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Back to Burkittsville: Simon Barrett On Resurrecting The ‘Blair Witch’

“After seeing all those films that were inspired by Blair Witch Project — movies like The Last Exorcism or Cloverfield or Chronicle — you go back and look at the original Blair Witch Project and it’s still the most authentic of all of them.”

1999-poster-blair_witch_project-3 In 1999, the horror genre was changed forever when The Blair Witch Project became a worldwide phenomenon. Daniel Myrick and Eduardo Sánchez’s ultra low-budget spook-show kicked off a brand new world of found-footage horror, spawning countless copycats that never quite mastered the level of dread and hysteria as The Blair Witch Project did.

The set-up was deceptively simple: three film students head into the woods to make a documentary about a witch. They’re never seen again — but the footage they shot is. That simplicity is what gave The Blair Witch Project its power, and it’s something the large amount of films it inspired never grasped. With The Blair Witch Project being such a box-office smash, it was inevitable that Lionsgate Films would want to fast-track a sequel. Which they did, with 2000’s Book of Shadows: Blair Witch 2. That film would eventually find a cult following of its own, but at the time it was so disliked by critics and the public alike that it all but killed the franchise.

Until now.

In 2016, trailers for a mysterious horror film called The Woods intrigued genre fans. Increasing the interest in the film was the fact that it was yet another work from the team of director Adam Wingard and writer Simon Barrett, who worked together on films like V/H/S, You’re Next, and The Guest. A few months after the first The Woods trailers arrived, there came an even more exciting announcement: the film was actually called Blair Witch, and was a new sequel to The Blair Witch Project.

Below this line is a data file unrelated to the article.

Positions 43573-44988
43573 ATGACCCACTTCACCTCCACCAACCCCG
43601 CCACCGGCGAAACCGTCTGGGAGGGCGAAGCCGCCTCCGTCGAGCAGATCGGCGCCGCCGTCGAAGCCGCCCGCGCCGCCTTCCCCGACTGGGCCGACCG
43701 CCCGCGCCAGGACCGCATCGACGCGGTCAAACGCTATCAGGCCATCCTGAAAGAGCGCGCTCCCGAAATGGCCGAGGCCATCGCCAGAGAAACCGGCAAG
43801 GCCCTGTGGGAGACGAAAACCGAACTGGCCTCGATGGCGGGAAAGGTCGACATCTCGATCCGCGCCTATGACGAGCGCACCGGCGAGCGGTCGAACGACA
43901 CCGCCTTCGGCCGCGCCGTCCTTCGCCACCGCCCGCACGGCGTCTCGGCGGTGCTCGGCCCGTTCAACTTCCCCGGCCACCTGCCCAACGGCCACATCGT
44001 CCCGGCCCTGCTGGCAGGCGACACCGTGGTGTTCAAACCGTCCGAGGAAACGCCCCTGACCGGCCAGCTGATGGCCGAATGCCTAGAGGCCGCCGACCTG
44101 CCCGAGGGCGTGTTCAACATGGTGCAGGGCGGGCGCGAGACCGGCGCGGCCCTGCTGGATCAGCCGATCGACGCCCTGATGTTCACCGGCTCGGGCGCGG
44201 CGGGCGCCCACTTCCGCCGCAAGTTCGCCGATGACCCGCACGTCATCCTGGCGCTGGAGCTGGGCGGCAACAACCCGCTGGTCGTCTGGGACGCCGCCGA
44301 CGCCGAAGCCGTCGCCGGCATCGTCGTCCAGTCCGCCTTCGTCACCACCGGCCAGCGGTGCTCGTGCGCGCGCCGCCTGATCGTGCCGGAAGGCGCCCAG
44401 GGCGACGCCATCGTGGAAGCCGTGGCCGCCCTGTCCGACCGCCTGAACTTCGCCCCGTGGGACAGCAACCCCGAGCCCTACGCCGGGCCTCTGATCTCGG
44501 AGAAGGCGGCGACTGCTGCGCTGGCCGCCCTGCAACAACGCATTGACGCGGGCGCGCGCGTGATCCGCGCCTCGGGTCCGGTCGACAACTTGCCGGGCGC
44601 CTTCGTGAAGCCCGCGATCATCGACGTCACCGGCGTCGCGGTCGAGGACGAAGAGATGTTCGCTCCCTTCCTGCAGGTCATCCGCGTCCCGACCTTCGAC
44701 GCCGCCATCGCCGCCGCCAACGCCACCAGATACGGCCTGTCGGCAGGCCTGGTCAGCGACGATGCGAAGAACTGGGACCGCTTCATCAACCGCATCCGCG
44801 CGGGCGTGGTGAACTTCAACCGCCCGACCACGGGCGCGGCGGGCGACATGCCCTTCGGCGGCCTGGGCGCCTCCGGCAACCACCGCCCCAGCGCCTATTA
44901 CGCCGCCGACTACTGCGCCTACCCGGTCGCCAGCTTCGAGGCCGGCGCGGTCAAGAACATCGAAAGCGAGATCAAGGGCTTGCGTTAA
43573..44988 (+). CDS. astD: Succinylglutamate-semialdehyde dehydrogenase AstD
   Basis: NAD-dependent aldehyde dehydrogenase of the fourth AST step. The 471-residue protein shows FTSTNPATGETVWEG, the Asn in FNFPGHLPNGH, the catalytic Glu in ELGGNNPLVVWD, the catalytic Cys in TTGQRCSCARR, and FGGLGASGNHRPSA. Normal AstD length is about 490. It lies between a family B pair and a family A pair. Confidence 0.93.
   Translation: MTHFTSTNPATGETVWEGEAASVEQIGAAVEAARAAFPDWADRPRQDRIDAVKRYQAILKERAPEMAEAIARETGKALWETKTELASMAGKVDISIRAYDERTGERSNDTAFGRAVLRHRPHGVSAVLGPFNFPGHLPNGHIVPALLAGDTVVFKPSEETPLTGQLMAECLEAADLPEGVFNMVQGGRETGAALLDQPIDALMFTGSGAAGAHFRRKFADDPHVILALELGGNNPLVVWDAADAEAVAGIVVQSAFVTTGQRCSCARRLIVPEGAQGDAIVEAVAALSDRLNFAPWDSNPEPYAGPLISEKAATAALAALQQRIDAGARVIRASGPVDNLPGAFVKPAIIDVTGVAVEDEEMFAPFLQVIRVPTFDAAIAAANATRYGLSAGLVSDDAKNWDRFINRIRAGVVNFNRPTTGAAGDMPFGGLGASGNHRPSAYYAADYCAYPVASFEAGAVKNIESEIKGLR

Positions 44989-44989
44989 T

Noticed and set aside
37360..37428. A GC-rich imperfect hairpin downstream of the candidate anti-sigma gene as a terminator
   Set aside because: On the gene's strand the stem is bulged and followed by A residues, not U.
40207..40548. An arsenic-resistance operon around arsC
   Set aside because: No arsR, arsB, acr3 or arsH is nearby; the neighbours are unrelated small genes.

I spoke with screenwriter Barrett this week as he was promoting Blair Witch, and asked: why now? Why, after all these years, was there finally going to be a Blair Witch Project sequel?

“Ironically, that was part of the appeal of doing a new Blair Witch for Adam [Wingard] and myself,” Barrett said. “But I feel like something that’s kind of interesting is, since the original Blair Witch Project came out in 1999, it feels like the found footage genre, which that movie somewhat started and [which] then really hit its stride with movies like REC and Paranormal Activity, has kind of hit its peak or run its course.

“And going back now, after seeing all those films that were inspired by Blair Witch Project — movies like The Last Exorcism or Cloverfield or Chronicle — you go back and look at the original Blair Witch Project and it’s still the most authentic of all of them. It actually holds up better now that we’ve seen kind of all these ersatz found-footage movies [that] imitate what it was doing. Because the experiment of The Blair Witch Project is that [Daniel Myrick and Eduardo Sánchez] almost really did create the reality of the film — with those actors filming the entire movie, and improvising all of their dialogue in many of their scenes — so it really holds up very well and it has a truly rich mythology that didn’t really get explored in its sequel, Book of Shadows.

“So I think it just is kind of time to revisit that film’s legacy, because I think initially there was somewhat of a backlash against it because it was just such an experimental film and a lot of mainstream — it was a very experimental film that grew into the American mainstream and was a huge blockbuster, but people were then kind of frustrated. You know, some people thought it was real, some people expected more traditional scares — and now you can really look at it clearly and be like, “No, this is a horror masterpiece” — not only does it look innovative but it has this incredible rich mythology.